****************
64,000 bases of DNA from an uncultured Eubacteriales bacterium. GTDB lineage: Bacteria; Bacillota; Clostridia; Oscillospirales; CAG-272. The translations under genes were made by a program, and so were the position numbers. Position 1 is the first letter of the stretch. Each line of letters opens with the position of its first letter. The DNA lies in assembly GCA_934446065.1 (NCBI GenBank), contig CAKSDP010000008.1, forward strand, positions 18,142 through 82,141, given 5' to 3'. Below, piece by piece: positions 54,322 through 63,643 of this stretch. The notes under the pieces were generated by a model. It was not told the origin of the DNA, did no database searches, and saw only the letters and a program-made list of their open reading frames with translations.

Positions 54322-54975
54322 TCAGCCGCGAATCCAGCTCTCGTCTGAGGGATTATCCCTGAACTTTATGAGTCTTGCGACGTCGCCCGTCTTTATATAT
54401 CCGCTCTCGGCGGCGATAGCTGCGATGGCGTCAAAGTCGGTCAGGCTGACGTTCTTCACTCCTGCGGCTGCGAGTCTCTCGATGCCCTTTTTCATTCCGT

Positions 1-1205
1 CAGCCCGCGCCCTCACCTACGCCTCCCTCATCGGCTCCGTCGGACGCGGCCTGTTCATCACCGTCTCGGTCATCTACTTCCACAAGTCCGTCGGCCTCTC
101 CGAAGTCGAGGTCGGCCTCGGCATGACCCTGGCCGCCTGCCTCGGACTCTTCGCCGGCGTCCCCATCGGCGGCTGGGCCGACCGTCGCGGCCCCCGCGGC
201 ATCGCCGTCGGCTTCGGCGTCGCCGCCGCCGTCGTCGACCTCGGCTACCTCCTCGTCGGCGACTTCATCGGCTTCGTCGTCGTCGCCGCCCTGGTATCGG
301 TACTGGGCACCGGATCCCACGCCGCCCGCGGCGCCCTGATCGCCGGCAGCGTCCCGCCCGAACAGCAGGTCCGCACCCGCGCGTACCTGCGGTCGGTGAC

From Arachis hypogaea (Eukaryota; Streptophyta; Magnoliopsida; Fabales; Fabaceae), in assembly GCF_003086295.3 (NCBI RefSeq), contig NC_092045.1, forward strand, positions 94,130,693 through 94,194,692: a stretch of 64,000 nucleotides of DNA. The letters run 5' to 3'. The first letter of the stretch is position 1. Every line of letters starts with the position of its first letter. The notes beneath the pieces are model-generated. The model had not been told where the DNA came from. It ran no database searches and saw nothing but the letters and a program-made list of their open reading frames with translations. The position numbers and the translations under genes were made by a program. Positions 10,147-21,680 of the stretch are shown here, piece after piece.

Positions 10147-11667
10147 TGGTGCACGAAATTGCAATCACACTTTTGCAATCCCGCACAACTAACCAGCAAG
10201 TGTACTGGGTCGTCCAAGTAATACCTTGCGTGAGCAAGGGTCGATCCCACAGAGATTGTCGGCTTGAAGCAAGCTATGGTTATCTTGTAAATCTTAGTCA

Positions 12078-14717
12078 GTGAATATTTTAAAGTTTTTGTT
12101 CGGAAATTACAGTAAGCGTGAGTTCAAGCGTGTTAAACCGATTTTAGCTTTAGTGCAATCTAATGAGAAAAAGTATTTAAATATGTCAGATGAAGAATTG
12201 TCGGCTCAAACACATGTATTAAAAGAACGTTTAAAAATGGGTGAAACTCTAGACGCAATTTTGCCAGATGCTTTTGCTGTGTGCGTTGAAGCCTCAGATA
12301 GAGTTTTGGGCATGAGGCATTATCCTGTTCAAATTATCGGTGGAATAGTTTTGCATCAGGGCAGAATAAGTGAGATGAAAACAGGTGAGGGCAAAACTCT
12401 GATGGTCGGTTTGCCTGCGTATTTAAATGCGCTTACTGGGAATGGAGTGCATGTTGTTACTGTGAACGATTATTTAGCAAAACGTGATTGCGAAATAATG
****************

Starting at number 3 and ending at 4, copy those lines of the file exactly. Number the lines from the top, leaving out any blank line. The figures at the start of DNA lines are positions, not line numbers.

54322 TCAGCCGCGAATCCAGCTCTCGTCTGAGGGATTATCCCTGAACTTTATGAGTCTTGCGACGTCGCCCGTCTTTATATAT
54401 CCGCTCTCGGCGGCGATAGCTGCGATGGCGTCAAAGTCGGTCAGGCTGACGTTCTTCACTCCTGCGGCTGCGAGTCTCTCGATGCCCTTTTTCATTCCGT